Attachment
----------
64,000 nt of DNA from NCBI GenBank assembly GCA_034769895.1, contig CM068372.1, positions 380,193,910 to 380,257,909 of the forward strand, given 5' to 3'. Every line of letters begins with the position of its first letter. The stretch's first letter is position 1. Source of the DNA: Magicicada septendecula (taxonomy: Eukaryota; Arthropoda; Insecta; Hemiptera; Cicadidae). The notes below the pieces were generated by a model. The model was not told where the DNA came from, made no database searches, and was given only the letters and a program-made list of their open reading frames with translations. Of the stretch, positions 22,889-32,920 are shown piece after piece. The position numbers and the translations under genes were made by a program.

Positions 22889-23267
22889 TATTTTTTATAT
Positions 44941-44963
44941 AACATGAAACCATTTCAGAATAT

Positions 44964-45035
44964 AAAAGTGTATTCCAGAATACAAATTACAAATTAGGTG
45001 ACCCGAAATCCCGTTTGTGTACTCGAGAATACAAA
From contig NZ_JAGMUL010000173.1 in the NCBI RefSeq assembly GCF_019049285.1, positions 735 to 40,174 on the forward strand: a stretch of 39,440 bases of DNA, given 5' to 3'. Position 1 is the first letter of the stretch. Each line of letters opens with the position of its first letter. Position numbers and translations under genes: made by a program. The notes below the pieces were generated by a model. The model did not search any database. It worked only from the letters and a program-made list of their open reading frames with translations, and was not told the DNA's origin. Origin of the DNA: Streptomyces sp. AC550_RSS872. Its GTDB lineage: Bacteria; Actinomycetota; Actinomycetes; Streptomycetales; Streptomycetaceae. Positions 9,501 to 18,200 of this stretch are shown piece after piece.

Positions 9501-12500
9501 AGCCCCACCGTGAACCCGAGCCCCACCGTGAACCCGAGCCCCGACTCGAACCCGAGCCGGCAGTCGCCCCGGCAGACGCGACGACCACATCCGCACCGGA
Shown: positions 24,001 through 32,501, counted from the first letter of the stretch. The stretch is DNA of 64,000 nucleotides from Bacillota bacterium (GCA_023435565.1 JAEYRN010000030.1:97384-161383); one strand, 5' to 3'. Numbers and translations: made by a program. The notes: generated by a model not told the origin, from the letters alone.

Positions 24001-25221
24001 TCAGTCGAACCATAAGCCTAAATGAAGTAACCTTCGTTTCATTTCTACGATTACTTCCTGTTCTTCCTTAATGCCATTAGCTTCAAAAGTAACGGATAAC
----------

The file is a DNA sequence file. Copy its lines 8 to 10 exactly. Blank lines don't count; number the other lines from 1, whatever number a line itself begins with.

45001 ACCCGAAATCCCGTTTGTGTACTCGAGAATACAAA
From contig NZ_JAGMUL010000173.1 in the NCBI RefSeq assembly GCF_019049285.1, positions 735 to 40,174 on the forward strand: a stretch of 39,440 bases of DNA, given 5' to 3'. Position 1 is the first letter of the stretch. Each line of letters opens with the position of its first letter. Position numbers and translations under genes: made by a program. The notes below the pieces were generated by a model. The model did not search any database. It worked only from the letters and a program-made list of their open reading frames with translations, and was not told the DNA's origin. Origin of the DNA: Streptomyces sp. AC550_RSS872. Its GTDB lineage: Bacteria; Actinomycetota; Actinomycetes; Streptomycetales; Streptomycetaceae. Positions 9,501 to 18,200 of this stretch are shown piece after piece.

Positions 9501-12500